Do you have an enemy today? Someone who has has done you great harm or is out to get you right now?
Perhaps it’s not been quite that bad. Perhaps someone has simply spoken critically to you or about you, or has otherwise disappointed or failed you in a hurtful way.
How are you treating that person? Are you returning wrong for wrong (if only in your heart and imagination), or are you loving that person as Jesus commands us to do?
If that sounds impossible to you, take a moment to watch the short video clip provided below, which shows an astonishing act of love to a deadly enemy.
It’s taken from a movie called To End All Wars. Based on a book by the same title, this movie chronicles the suffering and spiritual transformation of a British soldier named Ernest Gordon.
Captured by the Japanese just months after the attack on Pearl Harbor, Gordon was put to work on the infamous “Death Railway,” which ran from Thailand to Burma (and was made famous by the book and movie, The Bridge over the River Kwai). Over 16,000 Allied prisoners who worked on the railway died from starvation, illness or being beaten to death by their captors.
In the scene you will watch in a moment, some wounded Japanese soldiers from a neighboring outpost come to the POW camp seeking aid. This action violates the Japanese Bushido Code, which calls for wounded soldiers to suffer silently or commit suicide rather than become a burden to their fellow soldiers.
As you watch this clip, study each of the characters carefully and make a list of all the emotions they seem to be feeling. For example, imagine how you would have felt if you were one of the Allied POW’s. If you saw enemies who had brutally tortured and killed your comrades now suffering from their own injuries, would you have felt pity, cold indifference, spiteful pleasure … or compassion?
More importantly, seek to discern what it is that causes Gordon to put aside his natural hatred for his enemies and go to their aid. (If video screen does not appear below, click here.)
What was it that enabled Gordon to love his enemies instead of delighting in their downfall? God-awareness (the capacity to interpret all of life in the light of God’s character, promises, and power) and God-engagement (the capacity to faithfully trust, imitate and obey God). These are the two most important elements of relational wisdom.
More specifically, Gordon stepped forward because God opened his eyes to see the Japanese not as enemies, but as “wounded, dying human beings,” made in God’s image and therefore precious to him in spite of their sins. God also gave Gordon and his comrades grace to imitate Jesus and to obey his teaching on how to treat an enemy (Luke 6:27-28). As Gordon wrote in his book,
Eighteen months ago we would have joined readily in the destruction of our captors had they fallen into our hands. Now we were dressing the enemy’s wounds. We had experienced a moment of grace, there in those blood-stained cars. God had broken through the barriers of our prejudice and had given us the will to obey his command, “Thou shalt love.”
One of my favorite parts of this scene is how God’s grace flows over to the young Japanese enlisted man. He is torn between his loyalty to the Bushido Code and the appealing warmth of Christian love that he sees flowing through the Allied POWs. Love proves to be the more powerful force, and he is won over by the Allied prisoners’ example of living out Roman 12:19-21:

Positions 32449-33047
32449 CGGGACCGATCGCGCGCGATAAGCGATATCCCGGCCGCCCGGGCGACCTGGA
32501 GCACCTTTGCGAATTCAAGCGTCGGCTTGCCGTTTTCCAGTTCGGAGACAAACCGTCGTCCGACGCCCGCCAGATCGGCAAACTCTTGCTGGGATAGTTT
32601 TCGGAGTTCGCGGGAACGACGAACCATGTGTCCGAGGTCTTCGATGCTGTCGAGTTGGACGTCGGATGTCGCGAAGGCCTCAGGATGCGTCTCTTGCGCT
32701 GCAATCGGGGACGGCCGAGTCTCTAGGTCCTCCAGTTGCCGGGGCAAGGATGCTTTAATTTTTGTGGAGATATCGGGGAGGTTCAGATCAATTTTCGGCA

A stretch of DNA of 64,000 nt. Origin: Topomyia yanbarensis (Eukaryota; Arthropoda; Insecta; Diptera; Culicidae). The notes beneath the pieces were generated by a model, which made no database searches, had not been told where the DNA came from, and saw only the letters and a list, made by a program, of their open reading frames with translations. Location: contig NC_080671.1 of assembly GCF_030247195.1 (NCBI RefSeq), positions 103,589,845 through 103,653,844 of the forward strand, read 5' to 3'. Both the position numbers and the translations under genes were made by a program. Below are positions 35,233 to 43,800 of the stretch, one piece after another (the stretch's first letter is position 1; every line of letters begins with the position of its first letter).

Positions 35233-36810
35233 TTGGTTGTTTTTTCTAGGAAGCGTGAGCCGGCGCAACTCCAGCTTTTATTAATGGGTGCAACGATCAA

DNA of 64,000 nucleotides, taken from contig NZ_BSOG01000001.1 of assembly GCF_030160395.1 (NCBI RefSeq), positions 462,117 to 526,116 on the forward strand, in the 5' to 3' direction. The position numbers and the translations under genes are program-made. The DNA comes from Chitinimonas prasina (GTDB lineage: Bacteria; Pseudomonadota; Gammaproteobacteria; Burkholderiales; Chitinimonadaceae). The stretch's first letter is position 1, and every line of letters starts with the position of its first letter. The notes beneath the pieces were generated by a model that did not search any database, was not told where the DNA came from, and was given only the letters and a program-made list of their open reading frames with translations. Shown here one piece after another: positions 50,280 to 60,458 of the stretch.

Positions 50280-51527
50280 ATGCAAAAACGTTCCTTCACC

Beloved, never avenge yourselves, but leave it to the wrath of God, for it is written, “Vengeance is mine, I will repay, says the Lord.” To the contrary, “if your enemy is hungry, feed him; if he is thirsty, give him something to drink; for by so doing you will heap burning coals on his head.” Do not be overcome by evil, but overcome evil with good.
Watch and Grow
Here are a few ways you can use this clip to improve your relational wisdom and become more God-aware, self-aware, and other-aware (the SOG plan).
- What emotions do you see in the following characters: Ernest Gordon? His commanding officer? The Allied prisoners? The wounded Japanese soldiers? The Japanese commander? The young Japanese enlisted man? What lies at the root of these emotions? How do each of them respond to their emotions?
- How does Gordon’s ability to see the wounded Japanese soldiers as human beings made in the image of God transform how he engages them?
- How did Jesus view and respond to the people who treated him so brutally? (Luke 23:34). How did this reflect the character of his Father? (Psalm 103:8-14).
- When people have mistreated you, what emotions did you feel? What did you do? How well did your behavior fulfill the teaching of Luke 6:27-28 and Romans 12:19-21?
- If you have failed to love others as Jesus would, take hold of the promise of 1 John 1:8-9: confess your sin to God, believe that he has forgiven you, and pray for grace to cooperate with him as he fulfills his promise to purify you and transform your ability to love others–even those who hate, mistreat, and curse you–as Jesus did (Romans 8:29; 2 Corinthians 3:18; Acts 7:59-60).
- Identify one person who you find difficult to love, and ask God to give you wisdom and grace to see that person as a “wounded, dying human being” (which we all are), and to love and serve him or her in concrete ways today.
Watch with Wisdom
This movie accurately portrays much of the brutality that Allied POWs experienced on the Death Railway. Therefore, although it presents a powerful story of God’s sustaining and transforming grace, it is not suitable for young children.
– Ken Sande
Permission to distribute: Please feel free to download, print, or electronically share this message in its entirety for non-commercial purposes with as many people as you like.
© 2017 Ken Sande
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